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Does Medicare cover the cost of long-term care at your home or in a nursing home?

By: Kimberly Lankford

Rarely. Medicare covers many of your medical expenses after you turn 65, but it leaves a potentially large gap: Medicare provides very limited coverage for long-term care costs. If you need help with custodial care — the non-medical help with activities of daily living, such as bathing and dressing — you may have to pay the bills yourself. And that care can be very expensive: The median cost of a private room in a nursing home is more than $100,000 per year, while the median cost in an assisted-living facility is $48,000, and 44 hours per week of a home health aide is more than $50,000, according to Genworth’s 2018 Cost of Care study.

What Medicare does cover. The Medicare coverage rules for long-term care are complicated. Medicare may cover some custodial care if you also need medical care and meet certain requirements, but it usually doesn’t cover custodial care if that is the only care you need.

Medicare can cover medically necessary care in a Medicare-certified skilled-nursing facility, but only to provide continuing treatment after you’ve had a three-day hospital stay. Your doctor must certify that you need skilled nursing care or physical, occupational or speech therapy. If you qualify for Medicare coverage, you’ll have a $0 copay for the first 20 days, then will have to pay $170.50 coinsurance for days 21 to 100, and the full cost for days 101 and beyond. (A Medicare supplement insurance policy may cover the coinsurance costs.) For more information see the Skilled Nursing Facility care factsheet at Medicare.gov.

But you can’t assume you automatically qualify for Medicare coverage if you move to a rehab facility after staying in the hospital for at least three days. Hospitals sometimes keep patients overnight — or even for a few days — under “observation” status rather than admitting them, which doesn’t count towards the three-day requirement. Congress and the Centers for Medicare and Medicaid Services have been talking about closing this loophole (and a lawsuit is addressing this issue, too), but until then be sure to ask the hospital whether you’ve been admitted or are just under observation status — even if you’re spending the night.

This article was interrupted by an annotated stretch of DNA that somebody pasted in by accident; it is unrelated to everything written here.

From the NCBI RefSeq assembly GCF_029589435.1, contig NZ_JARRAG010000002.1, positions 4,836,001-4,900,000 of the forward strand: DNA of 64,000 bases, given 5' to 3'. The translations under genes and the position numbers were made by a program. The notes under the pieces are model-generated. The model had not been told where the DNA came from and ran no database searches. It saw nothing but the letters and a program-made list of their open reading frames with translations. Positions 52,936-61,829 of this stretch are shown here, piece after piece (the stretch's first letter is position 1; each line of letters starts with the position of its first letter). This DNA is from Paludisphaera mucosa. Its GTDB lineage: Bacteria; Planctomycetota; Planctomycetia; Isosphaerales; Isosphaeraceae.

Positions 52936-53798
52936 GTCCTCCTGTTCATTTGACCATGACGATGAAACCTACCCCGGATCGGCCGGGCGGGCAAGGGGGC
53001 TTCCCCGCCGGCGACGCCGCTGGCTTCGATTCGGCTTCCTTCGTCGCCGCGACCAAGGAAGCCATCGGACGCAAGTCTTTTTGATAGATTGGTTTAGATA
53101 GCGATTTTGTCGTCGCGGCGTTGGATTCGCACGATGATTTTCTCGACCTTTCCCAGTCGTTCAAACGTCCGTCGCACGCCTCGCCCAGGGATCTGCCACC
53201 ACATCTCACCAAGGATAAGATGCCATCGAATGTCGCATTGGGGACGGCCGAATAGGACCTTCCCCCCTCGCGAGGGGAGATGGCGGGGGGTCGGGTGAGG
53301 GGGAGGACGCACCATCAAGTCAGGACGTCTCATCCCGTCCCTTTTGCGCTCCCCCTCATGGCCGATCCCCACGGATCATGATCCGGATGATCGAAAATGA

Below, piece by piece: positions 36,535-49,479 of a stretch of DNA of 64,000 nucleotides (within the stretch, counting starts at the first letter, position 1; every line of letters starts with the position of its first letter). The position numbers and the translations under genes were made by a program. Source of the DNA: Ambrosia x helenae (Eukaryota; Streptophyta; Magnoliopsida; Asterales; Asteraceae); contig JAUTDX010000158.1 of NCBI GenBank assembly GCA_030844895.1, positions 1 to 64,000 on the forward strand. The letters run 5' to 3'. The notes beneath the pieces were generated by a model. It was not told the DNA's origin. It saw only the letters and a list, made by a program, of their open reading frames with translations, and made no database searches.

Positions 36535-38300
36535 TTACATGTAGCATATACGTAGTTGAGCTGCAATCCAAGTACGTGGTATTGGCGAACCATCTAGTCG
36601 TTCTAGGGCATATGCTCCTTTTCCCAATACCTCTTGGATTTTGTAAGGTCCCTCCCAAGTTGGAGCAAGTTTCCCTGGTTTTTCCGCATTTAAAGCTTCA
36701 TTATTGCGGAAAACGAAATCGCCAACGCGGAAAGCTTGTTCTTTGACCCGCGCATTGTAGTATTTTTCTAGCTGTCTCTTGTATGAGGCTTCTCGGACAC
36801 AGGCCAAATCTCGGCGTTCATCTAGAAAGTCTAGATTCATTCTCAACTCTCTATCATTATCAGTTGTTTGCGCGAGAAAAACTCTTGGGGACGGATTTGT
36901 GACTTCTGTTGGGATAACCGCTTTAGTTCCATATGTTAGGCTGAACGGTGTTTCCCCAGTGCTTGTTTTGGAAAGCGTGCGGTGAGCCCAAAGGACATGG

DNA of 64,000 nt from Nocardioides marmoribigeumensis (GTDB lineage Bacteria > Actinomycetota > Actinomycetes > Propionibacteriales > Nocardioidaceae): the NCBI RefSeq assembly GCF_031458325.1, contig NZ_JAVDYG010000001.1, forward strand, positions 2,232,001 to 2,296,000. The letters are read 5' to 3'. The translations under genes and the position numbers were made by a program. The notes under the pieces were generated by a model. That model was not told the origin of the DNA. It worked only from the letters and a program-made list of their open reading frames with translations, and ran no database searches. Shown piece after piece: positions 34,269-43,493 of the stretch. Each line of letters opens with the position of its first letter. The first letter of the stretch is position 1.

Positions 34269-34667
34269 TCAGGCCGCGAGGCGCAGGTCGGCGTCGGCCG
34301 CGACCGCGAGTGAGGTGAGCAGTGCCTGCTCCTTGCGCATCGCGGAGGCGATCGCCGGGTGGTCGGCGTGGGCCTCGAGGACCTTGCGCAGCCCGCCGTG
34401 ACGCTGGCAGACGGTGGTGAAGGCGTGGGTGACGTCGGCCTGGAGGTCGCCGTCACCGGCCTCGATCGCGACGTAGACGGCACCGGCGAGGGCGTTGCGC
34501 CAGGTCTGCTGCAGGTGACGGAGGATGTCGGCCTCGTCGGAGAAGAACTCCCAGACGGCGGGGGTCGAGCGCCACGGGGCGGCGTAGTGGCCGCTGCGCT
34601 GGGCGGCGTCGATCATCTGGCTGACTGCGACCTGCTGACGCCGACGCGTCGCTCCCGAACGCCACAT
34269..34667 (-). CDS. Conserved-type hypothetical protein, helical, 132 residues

Medicare may also cover some home care for patients whose doctors certify that they need medically necessary skilled-nursing care or physical or occupational therapy to help with recovery from an illness or injury. Limited custodial care may be provided during those visits if you also need skilled-nursing care, but not if you only need help with activities of daily living. The care must be provided by a Medicare-certified home health agency, under a care plan established by your doctor. See Medicare.gov’s What Is Home Health Care for more information.

Where to get help with the Medicare rules. Several resources can help you decipher Medicare’s complex rules for long-term care or appeal a coverage denial, including the Medicare Rights Center and the Center for Medicare Advocacy. Each state also has a State Health Insurance Assistance Program (SHIP) that provides Medicare counseling — find your state’s contacts at the SHIP National Network.

How to cover the costs of long-term care. Because of the limited coverage by Medicare, it’s essential to factor the potential cost of long-term care into your retirement plans. Consider how much the care could cost in your area for the type of facility you’re considering, and whether you could pay all or part of the cost from your savings. There are several types of insurance that can help you fill in the gap, such as a standalone long-term care insurance policy or a hybrid long-term-care/life insurance policy.

See LongTermCare.gov for more information about ways to cover the cost of long-term care.

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